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Shell takes pause from returning to Alaskan drilling

Regulatory authorities and Shell are investigating the problems that hit the 2012 drilling programme

Shell’s plans to return to Alaska’s Arctic waters in 2013 have been put on ice while the company and US regulatory authorities investigate the causes of a series of problems that hit the 2012 drilling programme. 

Marvin Odum, the president of Shell’s US business, said On 27 February the company would take a “pause” in the Beaufort and Chukchi seas in Alaska, while authorities look into the grounding of its Kulluk drillship on 31 December.

The announcement came just a week after the US Coast Guard handed a report over to the Department of Justice on alleged safety violations at a second rig, the Noble Discoverer, which could lead to criminal charges against Shell or the rig’s operator Noble Corporation.

After the prolonged Deepwater Horizon disaster, regulators required Shell to deploy an additional rig that could immediately start drilling a relief well in the event of a blowout.

The US Department of the Interior is also conducting its own review of Shell’s 2012 drilling programme, which interior secretary Ken Salazar ordered on 9 January.

In a statement, Odum said Shell would use the downtime to “to ensure the readiness of all our equipment and people following the drilling season in 2012”.

Shell’s Arctic foray marked the first new exploration in the US’ northern extremes in almost two decades. But the programme has been beset by problems, protests and delays.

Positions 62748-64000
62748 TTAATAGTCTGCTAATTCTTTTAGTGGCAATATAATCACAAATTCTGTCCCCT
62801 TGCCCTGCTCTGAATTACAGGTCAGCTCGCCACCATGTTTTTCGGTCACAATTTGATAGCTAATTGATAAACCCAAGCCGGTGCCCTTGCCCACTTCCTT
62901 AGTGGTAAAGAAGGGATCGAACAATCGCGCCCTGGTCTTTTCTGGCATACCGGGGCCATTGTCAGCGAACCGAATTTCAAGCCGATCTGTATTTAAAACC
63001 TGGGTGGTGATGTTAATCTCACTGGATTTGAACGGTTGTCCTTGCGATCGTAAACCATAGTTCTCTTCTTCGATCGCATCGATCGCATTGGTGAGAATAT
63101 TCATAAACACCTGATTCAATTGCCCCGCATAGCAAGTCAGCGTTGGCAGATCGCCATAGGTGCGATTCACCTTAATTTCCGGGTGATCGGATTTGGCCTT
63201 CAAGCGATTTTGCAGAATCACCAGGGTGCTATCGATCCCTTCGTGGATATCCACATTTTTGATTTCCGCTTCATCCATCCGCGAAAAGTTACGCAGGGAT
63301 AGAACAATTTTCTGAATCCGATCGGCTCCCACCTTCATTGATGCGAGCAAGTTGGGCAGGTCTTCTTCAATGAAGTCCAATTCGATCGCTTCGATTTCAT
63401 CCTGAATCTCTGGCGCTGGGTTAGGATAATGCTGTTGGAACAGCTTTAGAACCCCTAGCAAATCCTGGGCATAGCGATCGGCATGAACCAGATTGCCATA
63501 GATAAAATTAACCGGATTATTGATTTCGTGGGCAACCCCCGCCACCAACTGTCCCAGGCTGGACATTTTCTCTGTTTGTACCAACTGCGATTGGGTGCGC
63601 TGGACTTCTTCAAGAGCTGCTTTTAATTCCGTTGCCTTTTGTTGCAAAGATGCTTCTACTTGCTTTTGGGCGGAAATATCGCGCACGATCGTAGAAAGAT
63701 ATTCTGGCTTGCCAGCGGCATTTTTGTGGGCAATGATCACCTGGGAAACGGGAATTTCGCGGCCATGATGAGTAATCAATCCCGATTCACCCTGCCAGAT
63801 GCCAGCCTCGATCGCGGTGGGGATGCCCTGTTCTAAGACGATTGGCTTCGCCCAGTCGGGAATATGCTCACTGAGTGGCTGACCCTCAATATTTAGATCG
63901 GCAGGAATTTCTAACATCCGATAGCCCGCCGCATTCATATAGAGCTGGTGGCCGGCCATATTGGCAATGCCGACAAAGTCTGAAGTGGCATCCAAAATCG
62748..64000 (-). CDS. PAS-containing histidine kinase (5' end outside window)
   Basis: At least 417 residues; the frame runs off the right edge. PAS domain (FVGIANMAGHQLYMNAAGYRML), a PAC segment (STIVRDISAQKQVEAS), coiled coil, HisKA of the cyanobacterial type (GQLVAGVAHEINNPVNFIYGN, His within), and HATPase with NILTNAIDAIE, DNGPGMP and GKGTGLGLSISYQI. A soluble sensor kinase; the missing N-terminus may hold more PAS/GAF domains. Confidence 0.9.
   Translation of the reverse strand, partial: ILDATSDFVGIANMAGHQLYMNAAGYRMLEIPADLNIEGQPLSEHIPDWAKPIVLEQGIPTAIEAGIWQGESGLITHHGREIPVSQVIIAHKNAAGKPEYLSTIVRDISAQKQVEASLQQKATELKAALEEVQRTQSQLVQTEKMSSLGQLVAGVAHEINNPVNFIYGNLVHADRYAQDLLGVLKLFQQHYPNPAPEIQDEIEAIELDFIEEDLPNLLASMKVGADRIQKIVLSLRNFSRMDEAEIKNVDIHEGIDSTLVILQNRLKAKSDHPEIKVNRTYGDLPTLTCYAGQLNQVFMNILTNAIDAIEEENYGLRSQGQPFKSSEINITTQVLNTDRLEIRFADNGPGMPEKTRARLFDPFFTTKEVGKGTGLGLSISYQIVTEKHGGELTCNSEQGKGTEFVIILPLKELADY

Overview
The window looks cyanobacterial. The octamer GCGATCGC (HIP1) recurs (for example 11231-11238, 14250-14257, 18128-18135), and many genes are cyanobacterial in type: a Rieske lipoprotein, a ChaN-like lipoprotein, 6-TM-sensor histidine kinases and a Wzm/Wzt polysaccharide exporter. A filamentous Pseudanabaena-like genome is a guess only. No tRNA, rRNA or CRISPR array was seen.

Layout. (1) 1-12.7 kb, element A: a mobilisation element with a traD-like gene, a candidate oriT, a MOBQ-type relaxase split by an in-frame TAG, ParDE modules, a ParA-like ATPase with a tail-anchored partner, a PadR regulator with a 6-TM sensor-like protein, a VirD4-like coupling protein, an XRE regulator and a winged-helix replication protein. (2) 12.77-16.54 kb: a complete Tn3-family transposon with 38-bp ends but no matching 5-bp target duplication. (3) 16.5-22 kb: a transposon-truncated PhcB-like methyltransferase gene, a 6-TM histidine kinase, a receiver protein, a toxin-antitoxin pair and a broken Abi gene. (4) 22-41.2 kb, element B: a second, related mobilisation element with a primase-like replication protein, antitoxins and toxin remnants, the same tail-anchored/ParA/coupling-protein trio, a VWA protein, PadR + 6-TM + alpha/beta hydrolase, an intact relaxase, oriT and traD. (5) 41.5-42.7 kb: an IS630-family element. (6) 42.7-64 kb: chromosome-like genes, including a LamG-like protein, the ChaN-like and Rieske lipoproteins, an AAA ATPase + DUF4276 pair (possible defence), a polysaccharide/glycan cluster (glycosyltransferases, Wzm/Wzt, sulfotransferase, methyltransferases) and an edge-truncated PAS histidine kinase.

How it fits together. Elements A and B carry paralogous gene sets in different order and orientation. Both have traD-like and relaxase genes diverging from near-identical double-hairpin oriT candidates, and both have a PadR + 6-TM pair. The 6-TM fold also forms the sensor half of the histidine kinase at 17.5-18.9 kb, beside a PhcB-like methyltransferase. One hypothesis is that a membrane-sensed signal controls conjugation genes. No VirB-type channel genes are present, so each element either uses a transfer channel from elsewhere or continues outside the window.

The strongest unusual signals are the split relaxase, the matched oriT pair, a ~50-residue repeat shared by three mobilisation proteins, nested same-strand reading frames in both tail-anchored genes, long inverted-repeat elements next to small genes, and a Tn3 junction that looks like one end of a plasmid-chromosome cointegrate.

The company’s 2012 programme was delayed after the company was slow to gain clean air permits from the Environmental Protection Agency (EPA). A late drilling start was further impeded by pack ice that nearly scuppered the entire effort.

Shell had hoped to drill 10 wells in 2012, but reduced it to five as the number of days in the Summer drilling season dwindled. In the end it managed to set the top-hole sections on just two wells.

Shells troubles did not end with the drilling season. In late December the Kulluk drillship was being transported across the Gulf of Alaska when high winds and high seas caused it to break free from its tow lines and run aground off Kodiak Island. On 21 February it was released by the Coast Guard for the journey to dry-dock in Asia.

Shell had already spent some $4.5bn acquiring leases and assembling equipment, before the costs incurred for the Kulluk salvage operation. On 31 January chief financial officer Simon Henry said the final bill – excluding repairs for the Kulluk and a retrofit for the Noble Discoverer – will cost $90m.

In a statement, Shell tried to put a positive spin on the events, saying it would redouble safety efforts and vowing to return to the northern seas. But it is clearly a setback that may make take years to overcome. “We’ve made progress in Alaska, but this is a long-term programme that we are pursuing in a safe and measured way,” Odum said.

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